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Like father, like son: Kim Jong Un looking at things

After the death of Kim Jong Il, the flow of obscure images of North Korea's late leader looking at things came to a halt. Thanks to his son, hope has been restored for those who take joy in viewing North Korea through the window of state-controlled media.

But less than three weeks after his passing, and much to my delight, his son and successor Kim Jong Un has picked up where his father left off.

These images were issued by North Korea's government-run news service, and were accompanied by a seemingly loosely-related message: "North Korea called on its people to rally behind new leader Kim Jong Un and protect him as "human shields" while working to solve the "burning issue" of food shortages by upholding the policies of his late father, Kim Jong Il."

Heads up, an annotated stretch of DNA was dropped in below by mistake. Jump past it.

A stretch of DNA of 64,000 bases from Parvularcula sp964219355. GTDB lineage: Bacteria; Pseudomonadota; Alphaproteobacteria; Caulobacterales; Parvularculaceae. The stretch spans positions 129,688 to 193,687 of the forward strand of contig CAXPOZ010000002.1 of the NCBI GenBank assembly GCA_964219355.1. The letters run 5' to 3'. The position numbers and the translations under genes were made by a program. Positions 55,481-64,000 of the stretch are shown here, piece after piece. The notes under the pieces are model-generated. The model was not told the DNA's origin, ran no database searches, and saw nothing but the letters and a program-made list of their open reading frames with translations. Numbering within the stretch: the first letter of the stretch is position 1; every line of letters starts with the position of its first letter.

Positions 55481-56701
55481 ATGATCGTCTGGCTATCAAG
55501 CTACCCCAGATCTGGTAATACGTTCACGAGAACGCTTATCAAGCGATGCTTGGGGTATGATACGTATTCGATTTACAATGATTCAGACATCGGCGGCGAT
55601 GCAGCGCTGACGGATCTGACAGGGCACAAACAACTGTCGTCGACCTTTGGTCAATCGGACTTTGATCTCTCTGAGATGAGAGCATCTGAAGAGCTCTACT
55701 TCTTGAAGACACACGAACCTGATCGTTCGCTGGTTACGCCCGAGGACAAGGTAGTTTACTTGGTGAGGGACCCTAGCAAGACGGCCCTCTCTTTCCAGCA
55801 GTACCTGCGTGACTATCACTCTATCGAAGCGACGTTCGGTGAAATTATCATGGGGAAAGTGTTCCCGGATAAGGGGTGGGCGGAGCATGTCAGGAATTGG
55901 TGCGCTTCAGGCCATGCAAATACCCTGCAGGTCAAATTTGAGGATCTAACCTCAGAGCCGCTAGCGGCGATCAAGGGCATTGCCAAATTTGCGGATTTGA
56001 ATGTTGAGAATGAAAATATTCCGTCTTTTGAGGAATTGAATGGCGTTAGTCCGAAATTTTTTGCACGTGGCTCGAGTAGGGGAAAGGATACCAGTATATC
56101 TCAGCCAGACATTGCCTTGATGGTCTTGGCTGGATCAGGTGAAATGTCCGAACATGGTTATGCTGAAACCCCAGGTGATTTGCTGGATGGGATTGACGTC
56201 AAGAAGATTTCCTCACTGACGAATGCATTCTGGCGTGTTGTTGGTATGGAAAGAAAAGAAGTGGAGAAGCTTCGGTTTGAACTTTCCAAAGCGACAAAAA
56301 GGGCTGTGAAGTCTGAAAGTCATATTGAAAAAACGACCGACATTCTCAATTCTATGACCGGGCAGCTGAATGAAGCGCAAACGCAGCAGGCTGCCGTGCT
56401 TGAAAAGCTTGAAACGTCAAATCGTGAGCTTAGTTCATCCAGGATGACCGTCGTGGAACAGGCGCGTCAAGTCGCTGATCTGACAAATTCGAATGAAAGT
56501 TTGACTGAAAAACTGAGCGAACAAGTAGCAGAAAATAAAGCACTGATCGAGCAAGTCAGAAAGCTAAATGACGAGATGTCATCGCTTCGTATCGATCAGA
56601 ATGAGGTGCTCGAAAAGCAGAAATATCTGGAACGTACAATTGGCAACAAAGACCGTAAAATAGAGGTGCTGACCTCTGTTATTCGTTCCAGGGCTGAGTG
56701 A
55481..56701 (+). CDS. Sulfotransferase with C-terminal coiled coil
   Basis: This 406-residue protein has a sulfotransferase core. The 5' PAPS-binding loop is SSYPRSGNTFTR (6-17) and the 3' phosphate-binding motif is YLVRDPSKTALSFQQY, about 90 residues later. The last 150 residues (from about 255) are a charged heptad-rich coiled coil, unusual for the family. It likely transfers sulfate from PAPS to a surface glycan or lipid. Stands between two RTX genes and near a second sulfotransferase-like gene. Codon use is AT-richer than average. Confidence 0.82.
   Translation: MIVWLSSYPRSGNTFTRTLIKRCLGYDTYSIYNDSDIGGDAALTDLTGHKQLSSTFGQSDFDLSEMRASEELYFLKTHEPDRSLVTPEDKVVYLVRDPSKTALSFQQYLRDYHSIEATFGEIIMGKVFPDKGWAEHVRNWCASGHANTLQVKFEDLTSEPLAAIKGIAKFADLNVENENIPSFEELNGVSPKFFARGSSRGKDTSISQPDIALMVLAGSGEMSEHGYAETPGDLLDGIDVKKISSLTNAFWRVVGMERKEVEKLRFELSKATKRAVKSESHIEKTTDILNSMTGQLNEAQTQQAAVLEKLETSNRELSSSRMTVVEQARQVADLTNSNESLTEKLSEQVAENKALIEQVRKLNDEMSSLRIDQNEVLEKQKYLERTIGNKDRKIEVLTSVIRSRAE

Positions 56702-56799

Korean Central News Agency via Reuters

North Korea's new leader Kim Jon Un visits the Seoul Ryu Kyong Su 105 Guards Tank Division of the Korean People's Army in Pyongyang on Jan. 1, 2012. North Korea called on its people to rally behind new leader Kim Jong Un and protect him as "human shields" while working to solve the "burning issue" of food shortages by upholding the policies of his late father, Kim Jong Il.

Korean Central News Agency via Reuters

North Korea's new leader Kim Jong Un visits the Seoul Ryu Kyong Su 105 Guards Tank Division of the Korean People's Army in Pyongyang on Jan. 1.

Korean Central News Agency via Reuters

North Korea's new leader Kim Jong Un visits the Seoul Ryu Kyong Su 105 Guards Tank Division of the Korean People's Army in Pyongyang on Jan. 1.

Korean Central News Agency via Reuters

Kim Jong Un visits the Seoul Ryu Kyong Su 105 Guards Tank Division of the Korean People's Army in Pyongyang on Jan. 1.

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